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    @OscarSjöstedt As long as the salts are unique, you get almost all of the benefits. However, if an attacker is targeting a specific account, if the salt is known (e.g. its the user id) the attacker can start making rainbow table or computing hashes for that specific account even before the breach, giving them more time. I would not consider that a big issue, though.
    – Anders
    Nov 8, 2020 at 16:04
  • @OscarSjöstedt I updated my answer to be more of an actual answer to your question.
    – Anders
    Nov 9, 2020 at 8:28
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    Using a counter is even more problematic if you plan on running many instances of the same program, say if you are writing a CMS or a forum software. Likely the first few accounts will always be generated in the same order and include some sort of admin-account with additional powers. If you use a counter as salt, this means that all these admin accounts have the same salt, which makes calculating the one corresponding rainbow table much more valuable.
    – mlk
    Nov 9, 2020 at 12:56
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    @Acccumulation The salt is not secret, but also not shown to the attacker at will. The reason why you don't want to show your salt is to prevent attackers from already pre-generating hashes without even cracking he database. But you don't take any special steps to "encrypt" the salt because that'd be useless anyways.
    – user163495
    Nov 10, 2020 at 10:45

Yes it does matter, Using a known salt or like you are using by incrementing id is not much secure. You should use a random salt. You some salt generator alog/libraries etc.

  • This answer does not provide anything over the older answer by Anders
    – Falco
    Nov 10, 2020 at 12:57

TL;DR: it's not good enough, instead let your salt be 10 bytes of /dev/urandom.

the salt does matter, and an user id is "not good enough" - it's much better than no salt at all, but to imagine a scenario where "uid as salt" is not good enough, imagine that multiple systems used salt is uid, and uid 0 is admin user (for example, on all linux systems, uid 0 is the admin account known as root), if Linux used uid as the salt for password hashes, i guarantee there would be rainbow tables out there for the 0-salt to attack root passwords, you'd probably even be able to google the hashes if that were the case, defeating the purpose of the salt :)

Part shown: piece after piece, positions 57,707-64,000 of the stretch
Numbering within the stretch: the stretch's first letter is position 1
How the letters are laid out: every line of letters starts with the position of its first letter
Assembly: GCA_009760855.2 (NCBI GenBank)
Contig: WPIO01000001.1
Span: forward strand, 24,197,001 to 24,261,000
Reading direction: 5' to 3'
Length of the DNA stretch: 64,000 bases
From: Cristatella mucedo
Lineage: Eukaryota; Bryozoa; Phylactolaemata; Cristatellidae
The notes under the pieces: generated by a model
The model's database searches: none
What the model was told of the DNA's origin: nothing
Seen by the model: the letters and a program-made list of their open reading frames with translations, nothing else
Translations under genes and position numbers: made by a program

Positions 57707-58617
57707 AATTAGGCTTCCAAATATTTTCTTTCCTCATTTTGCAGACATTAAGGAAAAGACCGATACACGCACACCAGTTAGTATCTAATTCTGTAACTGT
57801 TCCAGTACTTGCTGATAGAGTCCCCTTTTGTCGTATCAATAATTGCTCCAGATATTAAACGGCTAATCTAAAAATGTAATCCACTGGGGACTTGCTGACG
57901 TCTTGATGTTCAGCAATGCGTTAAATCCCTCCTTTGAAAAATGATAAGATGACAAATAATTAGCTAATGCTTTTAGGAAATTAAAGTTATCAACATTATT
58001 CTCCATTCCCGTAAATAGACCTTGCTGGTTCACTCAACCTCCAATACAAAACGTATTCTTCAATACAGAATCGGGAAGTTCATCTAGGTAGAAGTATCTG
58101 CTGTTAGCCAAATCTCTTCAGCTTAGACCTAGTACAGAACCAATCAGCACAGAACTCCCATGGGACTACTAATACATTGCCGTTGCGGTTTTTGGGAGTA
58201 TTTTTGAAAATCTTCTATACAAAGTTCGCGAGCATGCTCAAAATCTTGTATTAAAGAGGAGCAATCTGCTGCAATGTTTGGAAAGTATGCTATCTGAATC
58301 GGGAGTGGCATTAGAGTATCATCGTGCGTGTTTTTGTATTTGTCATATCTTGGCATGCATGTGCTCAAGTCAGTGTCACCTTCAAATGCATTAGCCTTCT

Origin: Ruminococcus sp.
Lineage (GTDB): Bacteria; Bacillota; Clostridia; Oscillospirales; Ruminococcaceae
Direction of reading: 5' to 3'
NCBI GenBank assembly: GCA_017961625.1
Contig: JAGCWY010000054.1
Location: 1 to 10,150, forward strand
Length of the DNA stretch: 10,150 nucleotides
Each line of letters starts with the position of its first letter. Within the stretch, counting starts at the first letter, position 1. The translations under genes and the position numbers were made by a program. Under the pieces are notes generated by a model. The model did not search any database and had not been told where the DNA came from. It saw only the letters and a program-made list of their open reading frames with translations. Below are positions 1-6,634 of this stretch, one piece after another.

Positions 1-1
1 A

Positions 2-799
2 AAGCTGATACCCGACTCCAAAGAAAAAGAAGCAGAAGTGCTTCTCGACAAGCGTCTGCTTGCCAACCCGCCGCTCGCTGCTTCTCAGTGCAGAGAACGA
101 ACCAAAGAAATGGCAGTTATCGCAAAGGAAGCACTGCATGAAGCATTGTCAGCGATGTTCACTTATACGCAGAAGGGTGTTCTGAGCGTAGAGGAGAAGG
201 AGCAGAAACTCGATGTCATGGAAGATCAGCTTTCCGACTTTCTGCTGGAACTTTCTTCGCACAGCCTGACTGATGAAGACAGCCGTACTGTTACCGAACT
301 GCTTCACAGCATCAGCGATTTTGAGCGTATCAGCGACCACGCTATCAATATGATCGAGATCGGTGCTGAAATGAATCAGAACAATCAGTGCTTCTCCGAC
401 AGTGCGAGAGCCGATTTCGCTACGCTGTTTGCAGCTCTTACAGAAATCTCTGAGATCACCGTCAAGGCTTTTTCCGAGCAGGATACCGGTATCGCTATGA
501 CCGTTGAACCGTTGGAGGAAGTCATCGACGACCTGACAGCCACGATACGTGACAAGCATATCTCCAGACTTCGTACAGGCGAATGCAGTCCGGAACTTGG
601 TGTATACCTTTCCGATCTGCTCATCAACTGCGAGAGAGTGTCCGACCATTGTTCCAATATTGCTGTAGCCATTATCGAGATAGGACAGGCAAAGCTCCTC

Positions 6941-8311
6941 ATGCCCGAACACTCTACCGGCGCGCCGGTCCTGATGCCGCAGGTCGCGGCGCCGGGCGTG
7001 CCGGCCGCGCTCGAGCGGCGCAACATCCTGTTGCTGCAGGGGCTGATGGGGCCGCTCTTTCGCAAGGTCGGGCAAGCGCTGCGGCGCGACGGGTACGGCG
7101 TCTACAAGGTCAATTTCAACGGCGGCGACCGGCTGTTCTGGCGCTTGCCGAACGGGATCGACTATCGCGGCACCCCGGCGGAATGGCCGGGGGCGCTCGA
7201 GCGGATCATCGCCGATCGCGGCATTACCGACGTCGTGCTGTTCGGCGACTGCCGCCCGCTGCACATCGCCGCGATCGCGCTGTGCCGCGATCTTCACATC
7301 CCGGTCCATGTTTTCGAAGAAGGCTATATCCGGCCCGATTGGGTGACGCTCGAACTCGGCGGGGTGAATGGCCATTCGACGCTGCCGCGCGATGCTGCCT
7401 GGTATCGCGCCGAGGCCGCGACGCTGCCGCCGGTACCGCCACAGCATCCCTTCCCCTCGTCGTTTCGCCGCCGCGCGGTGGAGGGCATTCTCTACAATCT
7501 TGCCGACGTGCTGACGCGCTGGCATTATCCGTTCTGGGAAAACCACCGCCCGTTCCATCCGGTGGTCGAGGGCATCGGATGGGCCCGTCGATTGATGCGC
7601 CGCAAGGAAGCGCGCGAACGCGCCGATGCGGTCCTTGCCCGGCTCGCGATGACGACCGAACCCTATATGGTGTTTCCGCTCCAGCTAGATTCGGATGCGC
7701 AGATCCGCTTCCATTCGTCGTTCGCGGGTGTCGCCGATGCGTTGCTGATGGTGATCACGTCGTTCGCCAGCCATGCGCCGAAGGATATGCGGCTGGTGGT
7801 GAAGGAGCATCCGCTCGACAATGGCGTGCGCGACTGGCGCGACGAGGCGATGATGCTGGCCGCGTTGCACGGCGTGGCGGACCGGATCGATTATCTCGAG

(another popular uid in Linux is uid 1000 or 1001, which is usually "the first user account", and the first user account is usually an account with sudo-access)

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    Why do you make this very specific recommendation: “10 bytes of /dev/urandom”? Why 10 bytes? What if the developer is using a high-level language where there is a better way of getting entropy? Nov 10, 2020 at 13:32
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    @BrianDrake well 10 bytes is way more than enough, but i don't know what the lower limit is (maybe even 4 bytes is good enough, i don't know, but i know that 10 more than enough), as for /dev/urandom, i meant the concept of /dev/urandom: cryptographically secure random bytes, regardless of the source (/dev/urandom is just a famous source - less famous sources include the linux api getrandom, the windows api CryptGenRandom, the openssl api RAND_bytes, etc) Nov 10, 2020 at 13:46